• ZhouB.B.LiS.WangQ.J.JiangY.L.LiY.2012Effects of macropore continuity on water movement and solute transport in a loessial soilAustral. J. Crop Sci.610241029

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    • Export Citation

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Contributor Notes

The authors thank Bayer CropScience Research Triangle Park, NC, for supporting funding for this work. Authors also thank Nakayama endowment and New Mexico State University Agricultural Experiment Station.

Corresponding author. E-mail: amgonz4@nmsu.edu.

  • View in gallery

    Cumulative volume of effluent (A) and evapotranspiration (B) for control (C), homogeneous porous media (HM), preferential flow channels open at the soil surface (PF), and preferential flow channels with shallow tillage (ST) treatments for 2014 and 2015. Error bars represent standard error. Letters indicate significant difference among treatments based on the least significant difference test, P < 0.05.

  • View in gallery

    Photosynthetic rate (A and B), transpiration (C and D), stomatal conductance (E and F), intercellular CO2 concentration (G and H) for homogeneous porous media (HM), preferential flow channels open at the soil surface (PF) and preferential flow channels with shallow tillage (ST) treatments in 2015 and for control (C), HM, and preferential flow channels with ST treatments in 2016. Error bars represent standard error. Letters indicate significant difference among treatments based on the least significant difference test, P < 0.05.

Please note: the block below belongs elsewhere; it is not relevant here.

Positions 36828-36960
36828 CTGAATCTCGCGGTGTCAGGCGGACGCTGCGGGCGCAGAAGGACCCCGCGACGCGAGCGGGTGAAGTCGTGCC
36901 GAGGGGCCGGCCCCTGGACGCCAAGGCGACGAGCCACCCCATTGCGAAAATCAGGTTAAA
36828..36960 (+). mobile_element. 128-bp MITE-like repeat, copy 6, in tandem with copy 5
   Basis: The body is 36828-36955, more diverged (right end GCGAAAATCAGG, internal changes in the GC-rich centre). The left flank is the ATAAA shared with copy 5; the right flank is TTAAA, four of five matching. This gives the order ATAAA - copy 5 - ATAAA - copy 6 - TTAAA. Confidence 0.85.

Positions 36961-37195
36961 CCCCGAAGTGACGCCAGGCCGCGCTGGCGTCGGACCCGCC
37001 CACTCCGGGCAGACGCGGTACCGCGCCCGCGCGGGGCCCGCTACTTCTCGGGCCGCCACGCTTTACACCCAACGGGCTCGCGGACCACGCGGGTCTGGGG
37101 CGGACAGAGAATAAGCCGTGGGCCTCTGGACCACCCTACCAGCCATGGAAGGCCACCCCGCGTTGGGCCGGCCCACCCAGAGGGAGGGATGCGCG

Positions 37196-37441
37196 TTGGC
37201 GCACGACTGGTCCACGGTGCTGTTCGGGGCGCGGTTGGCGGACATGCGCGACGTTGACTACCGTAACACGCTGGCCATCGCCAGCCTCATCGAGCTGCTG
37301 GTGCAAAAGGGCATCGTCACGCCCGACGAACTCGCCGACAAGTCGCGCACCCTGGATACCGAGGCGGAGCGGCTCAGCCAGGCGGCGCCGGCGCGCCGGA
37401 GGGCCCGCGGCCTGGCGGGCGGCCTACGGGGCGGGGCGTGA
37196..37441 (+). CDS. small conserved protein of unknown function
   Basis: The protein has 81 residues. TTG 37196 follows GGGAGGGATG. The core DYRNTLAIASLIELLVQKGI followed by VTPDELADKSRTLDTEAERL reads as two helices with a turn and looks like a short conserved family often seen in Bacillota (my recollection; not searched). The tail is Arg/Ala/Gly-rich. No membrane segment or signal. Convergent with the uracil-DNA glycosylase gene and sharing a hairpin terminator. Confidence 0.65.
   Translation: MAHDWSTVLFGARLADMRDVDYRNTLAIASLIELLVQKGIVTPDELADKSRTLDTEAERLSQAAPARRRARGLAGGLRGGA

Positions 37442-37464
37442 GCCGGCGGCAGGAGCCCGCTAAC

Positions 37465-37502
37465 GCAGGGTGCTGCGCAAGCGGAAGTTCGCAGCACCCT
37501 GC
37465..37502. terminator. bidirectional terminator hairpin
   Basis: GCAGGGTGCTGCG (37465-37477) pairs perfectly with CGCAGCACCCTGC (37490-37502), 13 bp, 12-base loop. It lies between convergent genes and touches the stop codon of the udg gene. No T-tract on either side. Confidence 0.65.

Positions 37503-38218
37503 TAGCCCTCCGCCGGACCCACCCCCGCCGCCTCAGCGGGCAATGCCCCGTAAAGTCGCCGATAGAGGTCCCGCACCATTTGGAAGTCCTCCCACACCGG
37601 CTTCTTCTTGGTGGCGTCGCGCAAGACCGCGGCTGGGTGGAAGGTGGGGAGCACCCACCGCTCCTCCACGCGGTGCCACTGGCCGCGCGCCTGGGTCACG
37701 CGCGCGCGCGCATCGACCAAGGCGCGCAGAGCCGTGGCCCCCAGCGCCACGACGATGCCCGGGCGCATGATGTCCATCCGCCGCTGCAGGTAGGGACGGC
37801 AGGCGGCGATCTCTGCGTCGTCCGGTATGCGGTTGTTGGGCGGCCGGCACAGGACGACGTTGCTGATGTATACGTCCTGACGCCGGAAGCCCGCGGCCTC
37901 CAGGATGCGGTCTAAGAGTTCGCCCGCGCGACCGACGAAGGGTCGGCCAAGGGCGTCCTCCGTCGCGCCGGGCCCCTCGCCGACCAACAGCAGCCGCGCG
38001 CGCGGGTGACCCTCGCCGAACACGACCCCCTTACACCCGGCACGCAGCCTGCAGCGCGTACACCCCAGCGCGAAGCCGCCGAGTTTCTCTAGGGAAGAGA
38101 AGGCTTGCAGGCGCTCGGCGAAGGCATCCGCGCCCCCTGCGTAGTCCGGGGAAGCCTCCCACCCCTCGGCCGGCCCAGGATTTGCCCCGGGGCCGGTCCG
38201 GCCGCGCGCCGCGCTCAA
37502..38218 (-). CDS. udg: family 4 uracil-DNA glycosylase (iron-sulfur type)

• View in gallery

    Vapor pressure deficit (A and B), leaf temperature (C and D) and relative humidity (E and F) for homogeneous porous media (HM), preferential flow channels open at the soil surface (PF) and preferential flow channels with shallow tillage (ST) treatments in 2015 and for control (C), HM, and preferential flow channels with ST treatments in 2016. Error bars represent standard error. Letters indicate significant difference among treatments based on the least significant difference test, P < 0.05.

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    • Search Google Scholar
    • Export Citation
  • ToselliM.MarcoliniG.FloreJ.A.LombardiniL.2014Leaf assimilation, carbon translocation and root respiration in ‘budagovski 9’ apple cuttings grown in low soil moisture conditionEur. J. Hort. Sci.79241247

    • Search Google Scholar
    • Export Citation
  • TrigoC.KoskinenW.C.KookanaR.S.2014Sorption–desorption of indaziflam and its three metabolites in sandy soilsJ. Environ. Sci. Health B4911836843

    • Search Google Scholar
    • Export Citation
  • TurnerN.C.SchulzeE.D.GollanT.1984The responses of stomata and leaf gas exchange to vapour pressure deficits and soil water content I. species comparisons at high soil water contentsOecologia63338342

    • Search Google Scholar
    • Export Citation